Home' Fish and Game : September 2016 Contents Taranaki Region
HE MANGANUIOTEAO RIVER WEST OF
Raetihi is one of only 13 rivers in New Zea-
land to be granted a national Water Conser-
vation Order (WCO).
This National Park-like status recognises the
outstanding trout fishery, habitat for whio (blue
duck) and the wild and scenic characteristics of
Much of the Manganuioteao River and tributar-
ies flow through public conservation land or are
protected by sheer bluffs and undisturbed riparian
margins. Local landowners have also voluntarily
undertaken significant amounts of riparian fencing
in association with Horizons Regional Council so
that a very large part of the river is now protected.
The scale of what is already fenced off or inac-
cessible creates an opportunity to address fencing
of the last remaining grazed riparian areas so that
the whole river can essentially be protected. This
in turn would benefit water quality, the prized
rainbow and brown trout fishery and also the whio
population, consistent with the intent of the WCO.
ISITORS TO THE TARANAKI REGION OR LOCALS
exploring new waters have sometimes struggled
to determine just what regulations apply, especially
when lakes and rivers have similar names, such as the
Mangawhero River near Ohakune and Mangawhero
Stream west of Manaia.
As a consequence, the Taranaki Fish & Game Council
has sought to simplify the layout of the Anglers Notice for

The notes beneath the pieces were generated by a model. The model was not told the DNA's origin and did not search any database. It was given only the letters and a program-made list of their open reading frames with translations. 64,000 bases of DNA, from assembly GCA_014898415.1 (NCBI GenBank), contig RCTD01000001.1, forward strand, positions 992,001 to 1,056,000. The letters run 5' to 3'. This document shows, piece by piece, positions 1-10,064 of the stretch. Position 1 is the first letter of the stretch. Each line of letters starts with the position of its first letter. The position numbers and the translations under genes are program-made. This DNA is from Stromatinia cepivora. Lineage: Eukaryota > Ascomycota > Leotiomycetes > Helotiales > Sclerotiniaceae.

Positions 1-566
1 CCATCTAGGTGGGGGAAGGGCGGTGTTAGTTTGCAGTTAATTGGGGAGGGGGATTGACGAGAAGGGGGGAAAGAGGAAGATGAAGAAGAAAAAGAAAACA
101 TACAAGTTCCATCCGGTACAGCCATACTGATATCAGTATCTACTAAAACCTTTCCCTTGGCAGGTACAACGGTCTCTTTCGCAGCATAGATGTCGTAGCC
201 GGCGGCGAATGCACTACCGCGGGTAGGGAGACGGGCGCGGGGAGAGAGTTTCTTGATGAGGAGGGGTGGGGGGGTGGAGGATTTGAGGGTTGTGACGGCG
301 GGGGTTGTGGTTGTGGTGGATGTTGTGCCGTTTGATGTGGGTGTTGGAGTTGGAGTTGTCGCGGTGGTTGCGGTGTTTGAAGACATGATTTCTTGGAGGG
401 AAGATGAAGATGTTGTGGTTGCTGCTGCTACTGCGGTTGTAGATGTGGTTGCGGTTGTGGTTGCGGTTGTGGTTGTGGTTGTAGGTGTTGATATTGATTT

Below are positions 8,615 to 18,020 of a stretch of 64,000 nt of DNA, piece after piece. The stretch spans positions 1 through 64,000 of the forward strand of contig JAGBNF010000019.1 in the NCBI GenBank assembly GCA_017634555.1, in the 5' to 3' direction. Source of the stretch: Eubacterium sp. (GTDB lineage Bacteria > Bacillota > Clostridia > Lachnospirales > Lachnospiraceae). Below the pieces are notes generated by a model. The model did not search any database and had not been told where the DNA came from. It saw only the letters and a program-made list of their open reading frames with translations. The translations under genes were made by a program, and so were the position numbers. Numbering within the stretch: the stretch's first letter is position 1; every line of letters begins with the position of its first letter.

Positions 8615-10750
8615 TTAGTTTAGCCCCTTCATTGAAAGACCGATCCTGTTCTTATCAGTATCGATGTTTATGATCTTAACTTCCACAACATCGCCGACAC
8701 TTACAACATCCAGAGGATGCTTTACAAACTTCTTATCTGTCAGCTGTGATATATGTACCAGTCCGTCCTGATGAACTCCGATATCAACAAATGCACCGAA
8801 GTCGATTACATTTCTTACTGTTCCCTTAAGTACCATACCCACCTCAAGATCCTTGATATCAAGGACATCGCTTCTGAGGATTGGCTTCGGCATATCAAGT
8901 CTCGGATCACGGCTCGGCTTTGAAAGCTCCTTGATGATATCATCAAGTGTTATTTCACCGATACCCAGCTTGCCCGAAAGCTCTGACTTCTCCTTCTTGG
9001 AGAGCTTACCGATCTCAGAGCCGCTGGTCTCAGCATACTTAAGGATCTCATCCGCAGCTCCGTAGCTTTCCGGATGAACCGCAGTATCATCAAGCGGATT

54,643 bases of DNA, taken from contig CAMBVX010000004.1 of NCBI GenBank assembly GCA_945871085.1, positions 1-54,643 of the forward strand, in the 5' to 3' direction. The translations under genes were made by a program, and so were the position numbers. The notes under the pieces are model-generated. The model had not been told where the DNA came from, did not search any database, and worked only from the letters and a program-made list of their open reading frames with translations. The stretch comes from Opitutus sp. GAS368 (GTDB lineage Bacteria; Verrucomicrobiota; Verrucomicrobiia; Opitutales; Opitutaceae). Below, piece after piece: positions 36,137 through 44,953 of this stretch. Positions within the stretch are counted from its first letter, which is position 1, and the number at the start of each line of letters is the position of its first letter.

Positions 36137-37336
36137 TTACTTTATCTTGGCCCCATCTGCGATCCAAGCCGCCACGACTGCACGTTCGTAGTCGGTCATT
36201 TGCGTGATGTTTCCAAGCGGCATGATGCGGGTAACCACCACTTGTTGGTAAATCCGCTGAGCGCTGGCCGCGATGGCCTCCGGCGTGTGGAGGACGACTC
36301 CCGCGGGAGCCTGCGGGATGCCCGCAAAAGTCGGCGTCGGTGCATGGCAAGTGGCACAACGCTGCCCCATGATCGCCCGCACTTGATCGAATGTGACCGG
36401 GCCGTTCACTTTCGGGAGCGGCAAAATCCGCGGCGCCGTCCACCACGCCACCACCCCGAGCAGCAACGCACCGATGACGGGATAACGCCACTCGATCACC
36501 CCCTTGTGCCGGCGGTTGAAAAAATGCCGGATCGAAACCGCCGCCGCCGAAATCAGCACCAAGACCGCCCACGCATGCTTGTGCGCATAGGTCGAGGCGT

the new season by having a consistent set of regulations
which apply generally to every water, unless a specific
exception is listed.
Changes from the previous regulations are for the most
part minor, however anglers should carefully read the
regulation booklet that comes free with their new fishing
licence to check what it means for their favourite water.
SUCCESS FOR CAM MACLEAN ON THE MANGANUIOTEAO RIVER. COMPLETING
THE RIPARIAN FENCING WILL FURTHER PROTECT THIS OUTSTANDING RIVER
TARANAKI 2016 SUPPLEMENT
The whio population is one of the
strongest in New Zealand and a corner-
stone of the Kia Wharite project. This
collaborative biodiversity project be-
tween DOC, Horizons Regional Council,
local landowners and iwi aims to pro-
tect whio, western brown kiwi and old
growth forest in the Manganuioteao and
However, as is often the way with these things,
the remaining unfenced areas tend to be the most
difficult to address for a number of reasons in-
cluding topography, unstable ground, the need to
provide stock drinking water, maintaining fences
in flood risk zones, managing problem weeds and
Nevertheless, Taranaki Fish & Game, in part-
nership with Horizons and working with landown-
ers, has identified a suite of practical solutions. In
some cases it is just about more fencing, but in
others it might be about agreeing to have sheep
grazing but not cattle in a particular paddock, the
use of electric fencing in flood prone areas, the
provision of stock drinking troughs if a paddock is
fenced out and a number of other solutions.
Ultimately this all comes at a significant cost and